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Trus'me: Working Nights

Trus'me: Working Nights

Label:Fat City
Release Date:2008

By David J. Drake | Posted 1/30/2008

Disco never left. Or, rather, the four-on-the-floor never left. Trus'me, the performing face of Manchester, U.K., producer and DJ David Wolstencroft, has emerged from the vinyl stacks with a soft spot for disco's ephemeral vibe, not just its familiar kick-drum beat. With the crate-digging methodology of a hip-hop producer, Wolstencroft tastefully cites a wood-paneled, shag-carpeted '70s aura, with swirling strings, organic (sounding) instrumentation, and blazing horn samples, yet successfully differentiates himself from the pack of disco rehashes.

Revitalizing the disco vibe is not a groundbreaking concept; artists such as Theo Parrish, whose Ugly Edits are a definitive collection of re-edited disco cuts, and Moodymann, to whose soulful style Trus'me owes a significant debt, have been working in this vein for many years to great creative success.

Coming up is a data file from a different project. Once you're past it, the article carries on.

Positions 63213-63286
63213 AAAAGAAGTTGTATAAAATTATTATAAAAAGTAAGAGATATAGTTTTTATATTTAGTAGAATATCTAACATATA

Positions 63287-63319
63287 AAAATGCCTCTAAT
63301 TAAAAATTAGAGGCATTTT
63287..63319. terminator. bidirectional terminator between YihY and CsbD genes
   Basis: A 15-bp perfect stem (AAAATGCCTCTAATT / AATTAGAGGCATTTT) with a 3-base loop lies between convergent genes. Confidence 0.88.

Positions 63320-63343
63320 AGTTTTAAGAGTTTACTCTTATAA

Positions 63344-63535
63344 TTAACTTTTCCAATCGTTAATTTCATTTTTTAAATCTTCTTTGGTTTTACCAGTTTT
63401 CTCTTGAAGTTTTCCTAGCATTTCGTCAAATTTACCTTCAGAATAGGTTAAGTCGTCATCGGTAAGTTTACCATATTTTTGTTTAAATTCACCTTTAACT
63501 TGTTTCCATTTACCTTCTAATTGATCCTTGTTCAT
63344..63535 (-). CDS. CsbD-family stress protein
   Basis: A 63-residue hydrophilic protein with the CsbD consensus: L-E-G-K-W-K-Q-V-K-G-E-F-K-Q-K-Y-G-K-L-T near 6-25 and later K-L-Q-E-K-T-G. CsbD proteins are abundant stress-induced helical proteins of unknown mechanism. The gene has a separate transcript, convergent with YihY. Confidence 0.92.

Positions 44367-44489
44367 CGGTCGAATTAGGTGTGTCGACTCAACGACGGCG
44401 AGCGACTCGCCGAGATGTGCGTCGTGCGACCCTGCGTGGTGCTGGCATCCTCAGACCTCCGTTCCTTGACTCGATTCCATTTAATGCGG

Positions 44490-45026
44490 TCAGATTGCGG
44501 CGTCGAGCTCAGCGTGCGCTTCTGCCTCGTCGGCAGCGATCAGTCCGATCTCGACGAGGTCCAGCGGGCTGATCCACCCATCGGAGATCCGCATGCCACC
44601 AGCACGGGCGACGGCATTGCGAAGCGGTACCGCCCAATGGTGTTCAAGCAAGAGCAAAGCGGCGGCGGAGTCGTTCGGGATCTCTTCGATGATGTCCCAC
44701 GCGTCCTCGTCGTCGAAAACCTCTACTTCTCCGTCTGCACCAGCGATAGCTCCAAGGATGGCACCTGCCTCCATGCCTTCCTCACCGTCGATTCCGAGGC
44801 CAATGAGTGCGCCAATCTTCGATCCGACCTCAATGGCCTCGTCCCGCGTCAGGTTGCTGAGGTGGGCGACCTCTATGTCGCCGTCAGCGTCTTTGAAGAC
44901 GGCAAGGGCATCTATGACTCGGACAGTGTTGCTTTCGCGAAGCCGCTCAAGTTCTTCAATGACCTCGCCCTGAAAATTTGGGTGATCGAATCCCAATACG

What separates Trus'me from the pack is his ear for atmosphere. "Narda," initially released as a 12-inch single in early 2007, relies on an epic buildup of tension, with boiling strings and a kick drum eventually shooting into a florid groove. The only weaknesses-an unnecessary reliance on between-song filler and an overwrought, meandering "message" track titled "W.A.R."-are inoffensive in their mediocrity. The album's centerpiece is the masterful title track, a deeply powerful nighttime groove that lulls dancers to its lonely rhythm, decorated sparsely with warm flutes and echoing guitars. Working Nights, for all its retro window dressing, feels expansive and mysterious, with disco's communal spirit replaced by a distinctive ambiance of nocturnal solitude.

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